2017 Workplace Trends: Security is Out, Hustle is In

gig economy

Fundamental changes to the way we work. Here are the two biggest trends:

  1. Companies can’t find enough qualified workers
  2. Jobs aren’t what they used to be as companies increasingly disaggregate work from a job.

Read on below for more specifics on the biggest workplace challenges companies are facing as well as what Harvard MBA students are being taught about getting great work assignments vs. looking for increasingly scare full time jobs.

Biggest Workplace Challenge For Companies: Finding Qualified Employees

  • Many industries, including real estate and the construction sector, are facing serious labor shortages that are only expected to get worse. Young people, unfortunately, no longer aspire to join the ranks of skilled workers. The situation is so dire that the Urban Land Institute (ULI) is planning a major rebranding of the industry to reshape the way college graduates view the construction industry – not as a “dead-end job,” but rather, a “step on a career path.” We’ll see how that goes.
  • Companies have to move where the talent is: Detroit (and Pittsburgh) Automotive startups have been beefing up their presence in Detroit to attract engineering talent away from traditional automakers, because those engineers don’t want to move out West (housing costs).
  • Other tech companies are doing the same. Google is opening an office in Novi, Michigan for their self-driving car project. Uber is also opening a facility in the Detroit area to focus on self-driving technologies (they also have a campus in Pittsburgh).

 

Jobs aren’t what they used to be (Source: Diane Mulcahy for Harvard Business Review)

The advice I give my students is to look for plentiful work, not increasingly scarce jobs. (Diane Mulcahy)

Harvard MBAs are now being taught how to cultivate the mindset, skills, and toolkit to succeed in this new world of independent work. They stand a better chance of creating an engaging and satisfying work life if they focus on getting great work instead of a good job.

Here’s why:

  • Full time jobs are disappearing. All of the net employment growth in the U.S. over the past decade came from alternative work arrangements, not full-time jobs.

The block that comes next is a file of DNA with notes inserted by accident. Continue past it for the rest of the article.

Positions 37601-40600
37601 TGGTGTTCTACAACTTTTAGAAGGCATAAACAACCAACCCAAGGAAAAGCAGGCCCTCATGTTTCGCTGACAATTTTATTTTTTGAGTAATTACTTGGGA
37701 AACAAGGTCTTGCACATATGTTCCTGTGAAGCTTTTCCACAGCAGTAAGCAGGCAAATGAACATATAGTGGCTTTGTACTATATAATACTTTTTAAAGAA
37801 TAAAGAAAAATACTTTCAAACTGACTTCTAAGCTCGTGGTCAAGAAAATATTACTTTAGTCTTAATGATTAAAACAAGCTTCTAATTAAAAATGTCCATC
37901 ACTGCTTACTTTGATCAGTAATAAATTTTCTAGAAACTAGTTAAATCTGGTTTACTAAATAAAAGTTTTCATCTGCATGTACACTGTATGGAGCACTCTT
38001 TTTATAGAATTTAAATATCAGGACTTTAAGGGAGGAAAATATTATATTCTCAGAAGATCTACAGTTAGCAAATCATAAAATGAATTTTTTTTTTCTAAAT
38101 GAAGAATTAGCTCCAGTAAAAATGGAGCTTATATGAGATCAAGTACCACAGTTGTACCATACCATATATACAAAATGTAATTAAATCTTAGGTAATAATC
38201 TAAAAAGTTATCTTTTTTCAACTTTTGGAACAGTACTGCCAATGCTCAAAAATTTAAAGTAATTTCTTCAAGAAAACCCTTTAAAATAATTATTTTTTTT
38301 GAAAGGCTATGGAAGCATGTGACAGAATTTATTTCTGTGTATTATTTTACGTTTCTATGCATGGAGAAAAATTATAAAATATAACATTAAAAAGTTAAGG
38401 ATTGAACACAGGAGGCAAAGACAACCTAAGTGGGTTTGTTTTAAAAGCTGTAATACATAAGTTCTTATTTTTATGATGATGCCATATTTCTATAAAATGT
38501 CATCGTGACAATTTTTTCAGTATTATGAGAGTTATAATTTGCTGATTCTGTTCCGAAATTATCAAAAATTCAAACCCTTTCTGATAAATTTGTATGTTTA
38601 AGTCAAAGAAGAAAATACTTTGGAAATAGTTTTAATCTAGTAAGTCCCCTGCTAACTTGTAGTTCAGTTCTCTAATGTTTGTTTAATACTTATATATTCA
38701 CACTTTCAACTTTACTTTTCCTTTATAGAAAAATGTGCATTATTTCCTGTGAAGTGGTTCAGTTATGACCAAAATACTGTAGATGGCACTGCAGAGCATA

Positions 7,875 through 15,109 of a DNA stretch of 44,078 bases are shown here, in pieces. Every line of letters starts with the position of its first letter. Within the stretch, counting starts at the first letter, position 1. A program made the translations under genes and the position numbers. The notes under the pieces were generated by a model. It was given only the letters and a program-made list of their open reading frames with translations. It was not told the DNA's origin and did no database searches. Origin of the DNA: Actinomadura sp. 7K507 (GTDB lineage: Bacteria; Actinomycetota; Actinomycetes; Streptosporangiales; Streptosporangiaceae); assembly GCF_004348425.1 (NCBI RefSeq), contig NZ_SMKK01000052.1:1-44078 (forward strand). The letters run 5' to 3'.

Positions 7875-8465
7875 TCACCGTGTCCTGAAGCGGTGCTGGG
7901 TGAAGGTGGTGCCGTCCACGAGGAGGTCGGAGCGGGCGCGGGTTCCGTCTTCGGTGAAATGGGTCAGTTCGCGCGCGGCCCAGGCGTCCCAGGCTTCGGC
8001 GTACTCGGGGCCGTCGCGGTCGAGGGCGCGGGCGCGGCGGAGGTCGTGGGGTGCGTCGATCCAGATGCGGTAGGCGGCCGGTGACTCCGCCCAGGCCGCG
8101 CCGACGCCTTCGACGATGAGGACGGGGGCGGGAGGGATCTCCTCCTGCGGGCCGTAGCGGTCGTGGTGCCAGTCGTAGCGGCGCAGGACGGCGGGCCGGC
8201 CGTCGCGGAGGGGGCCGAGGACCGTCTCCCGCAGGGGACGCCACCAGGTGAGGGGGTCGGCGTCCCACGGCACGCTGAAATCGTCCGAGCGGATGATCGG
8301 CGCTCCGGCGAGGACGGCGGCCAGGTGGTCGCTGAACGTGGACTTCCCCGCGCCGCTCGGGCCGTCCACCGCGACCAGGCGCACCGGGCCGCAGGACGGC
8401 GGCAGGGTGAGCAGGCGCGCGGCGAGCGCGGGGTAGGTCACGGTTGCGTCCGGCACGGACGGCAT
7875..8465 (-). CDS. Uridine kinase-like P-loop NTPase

• Young businesses, not small businesses, create the most new jobs. Startup businesses used to create about 3 million jobs a year in the U.S. but that has declined to 2 million per year.
  • Work is being disaggregated from jobs. Instead of full time jobs, there are more alternative arrangements, such as consulting projects, freelance assignments, and contract opportunities. For example, there are fewer full-time journalist jobs available, but there is plenty of freelance reporting work.
  • Full-time employees are becoming the worker of last resort.  Instead of preferring full-time employees, many firms now actively avoid them, and look for ways to build their business models and run their firms with as few full-time employees as possible.
  • Traditional work isn’t working for most Americans. Job security no longer exists, and the good wages, generous benefits and secure retirement that used to be guaranteed with full-time employment are in decline or have disappeared.
  • The gig economy rewards hustle. Workers entrenched in a passive, complacent employee mindset that relies on their employer to provide a sense of stability, career progression, and financial security will struggle.
  • Skilled and entrepreneurial workers who are comfortable with – and excited about – developing their own income streams, marketing themselves, and connecting with others are best positioned to take advantage of the gig economy and will move from good jobs to great work.
  • Corporate workers whose skills are common, commoditized, or less in demand struggle the most in the gig economy. Their jobs, including midlevel and low-level managers, executive assistants, or bookkeepers, are most likely to be automated, eliminated, contracted out, or outsourced. Their incomes are stagnating, their benefits are shrinking, and they are too slow in recognizing that there is no longer any job security.

Links to both of Diane Mulcahy’s excellent articles in HBR here and here.  Definitely worth reading.

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